- A sort of true story from my early days in the SCA, by Lady Teleri the Well-Prepared, June 2009
The tune of "Queen Eleanor's Confession" works well.
So long ago in Settmour Swamp
In kingdom of the East
A dragon menaced one and all
That foul and crafty beast
It ate up all the mutton meat
And drank up all the mead
Oh, who shall save our barony
In this, its time of need?
Merlynia was our ruler then
From Rivenoak in Wales
She’d fought the Romans handily
Her courage never fails
At last she faced the dragon green
But not with sword or shield
She beat the beast most viciously
With leek found in a field
And so in days of darkness deep
When things were looking bleak
Merlynia saved her barony
Just by taking a leek
I joined the SCA in 1994, and the first few months are a little hazy in memory. I didn’t understand all of what I was seeing, and I don’t remember all of it now.
I do remember a local baronial event – the baronial birthday, I think, Mudthaw – in which our a short playlet pitched our baroness, Merlynia of Rivenoak, against a dragon, which she defeated by striking with a large leek. The leek was a weapon of opportunity, leading to the playlet’s groaner punchline: How the baroness saved Settmour Swamp by taking a leek!
This may have been her investiture. (Southern Region EK is like that.) Like I said, the details are hazy.
When I saw that the theme of Highland River Melee’s 2009 A&S was “leeks in any medium,” I knew just what leek tale I wanted to tell.
The inspiration for the ballad is given above in the Introduction. Merlynia has a Welsh persona; there may well be no Rivenoak actually in Wales, but her name is “Merlynia of Rivenoak” and she’s Welsh, so I’m taking liberties. She has a very early persona, and does extensive research into Roman era history, so I’m making her a rough contemporary of Boudica. (Which makes identifying her as ‘Welsh’ a bit dodgy, I admit, since that’s a word the Anglo-Saxons brought a few centuries later.)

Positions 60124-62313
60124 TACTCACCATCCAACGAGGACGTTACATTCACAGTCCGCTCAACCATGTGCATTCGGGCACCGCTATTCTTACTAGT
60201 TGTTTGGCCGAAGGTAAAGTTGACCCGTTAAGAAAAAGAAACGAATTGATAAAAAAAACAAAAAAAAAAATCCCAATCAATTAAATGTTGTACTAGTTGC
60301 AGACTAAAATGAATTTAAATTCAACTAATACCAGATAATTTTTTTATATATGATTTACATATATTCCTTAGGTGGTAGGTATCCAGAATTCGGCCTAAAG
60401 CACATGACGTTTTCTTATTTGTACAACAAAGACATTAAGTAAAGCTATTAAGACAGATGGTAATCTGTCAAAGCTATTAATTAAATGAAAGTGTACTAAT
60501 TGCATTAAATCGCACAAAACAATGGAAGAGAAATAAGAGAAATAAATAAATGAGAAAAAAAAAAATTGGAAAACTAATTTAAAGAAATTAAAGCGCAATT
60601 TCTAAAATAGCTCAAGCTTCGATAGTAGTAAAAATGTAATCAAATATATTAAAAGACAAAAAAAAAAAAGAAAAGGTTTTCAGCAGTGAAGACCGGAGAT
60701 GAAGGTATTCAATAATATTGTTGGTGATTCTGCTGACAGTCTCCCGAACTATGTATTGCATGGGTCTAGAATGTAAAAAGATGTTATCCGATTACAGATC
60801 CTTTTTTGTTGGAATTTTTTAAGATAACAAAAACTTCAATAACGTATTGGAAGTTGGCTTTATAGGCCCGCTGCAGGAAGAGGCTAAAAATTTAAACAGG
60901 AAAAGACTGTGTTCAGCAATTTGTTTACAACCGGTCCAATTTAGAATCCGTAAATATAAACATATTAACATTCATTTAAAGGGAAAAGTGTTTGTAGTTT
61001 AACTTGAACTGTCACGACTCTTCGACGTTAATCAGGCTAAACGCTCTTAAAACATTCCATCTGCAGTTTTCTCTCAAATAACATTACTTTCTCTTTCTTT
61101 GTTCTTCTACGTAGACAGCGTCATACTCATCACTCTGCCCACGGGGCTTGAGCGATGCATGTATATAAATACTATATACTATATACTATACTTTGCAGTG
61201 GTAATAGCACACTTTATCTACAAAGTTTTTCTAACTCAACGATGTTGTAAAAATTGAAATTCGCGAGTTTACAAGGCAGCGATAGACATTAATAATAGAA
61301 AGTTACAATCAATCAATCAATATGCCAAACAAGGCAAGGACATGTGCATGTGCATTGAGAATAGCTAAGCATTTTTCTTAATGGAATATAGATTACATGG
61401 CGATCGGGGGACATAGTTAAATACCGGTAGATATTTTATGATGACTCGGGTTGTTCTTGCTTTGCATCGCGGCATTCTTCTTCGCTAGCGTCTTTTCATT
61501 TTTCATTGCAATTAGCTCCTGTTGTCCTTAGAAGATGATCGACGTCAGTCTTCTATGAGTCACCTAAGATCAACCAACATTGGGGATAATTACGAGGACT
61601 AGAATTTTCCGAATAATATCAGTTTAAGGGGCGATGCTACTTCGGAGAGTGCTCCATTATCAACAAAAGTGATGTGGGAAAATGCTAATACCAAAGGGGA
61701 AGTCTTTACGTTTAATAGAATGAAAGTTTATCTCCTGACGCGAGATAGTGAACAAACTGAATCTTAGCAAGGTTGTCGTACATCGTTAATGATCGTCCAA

The poem is a ballad. These were used from the 16th century onward as narratives. The earliest Robin Hood poems, such as Robin Hood and the Potter, are ballads. They tell a story. Some have a repeated line or pair of lines to serve as a chorus, and some do not.
The poem is in ballad meter. That’s 8-6-8-6: eight syllables in the first line, six in the second, eight in the third, six in the fourth. The meter is iambic: the poetic “feet” are two syllable pairs of “unstressed-STRESSED.” We see this in the first line:
The two short lines must rhyme; some ballads also try to rhyme the two long lines, but it’s not a requirement.
The baroness’s name, mer-LYN-i-a, presented some problems with the meter. Aside from changing her name, there’s little I can do to make it fit. Bumps in the meter are not uncommon in ballads, and I try to smooth it over with some musical tricks.
Although many ballads sung in the SCA are “traditional” and not dated to pre-1600, the form did exist. We have Robin Hood ballads as early as the mid- to late 1500s (Knight and Ohlgren 1997), and Master Gregory Blount of Isenfir maintains a long list of ballads that survive with music (Lindahl 2009).
Any ballad tune could be used.
The tune used for “The Hunt Is Up” by Wiliam Gray of Reading can be used. Gray is mentioned in the 1589 The Art of English Poesy: “And one Gray, what good estimation did he grow unto with the same king Henry [VIII]... for making certain merry ballads, whereof one chiefly was The Hunt is up.” That tune is a jaunty one in Ionian mode (or a major key), with alternative long and fast notes to give it a swinging feeling, as if one were cantering along on the hunt.
A tune used for “Queen Eleanor’s Confession” (Child 156, first printed as a broadside in 1685) has a humorous quality and is also very suitable. Child does not give the tune, and I now cannot say where I first learned it.
Child, James Francis, ed. The English and Scottish Popular Ballads. vol III. Courier Dover Publications, 2003, pp. 257-264.
Knight, Stephen and Ohlgren, Thomas, eds. Robin Hood and Other Outlaw Tales, Kalamazoo, Michigan: Medieval Institute Publications, 1997.
Lindahl, Greg, ed. Sixteenth Century Ballads: A work in progress. Accessed 02 June 2009.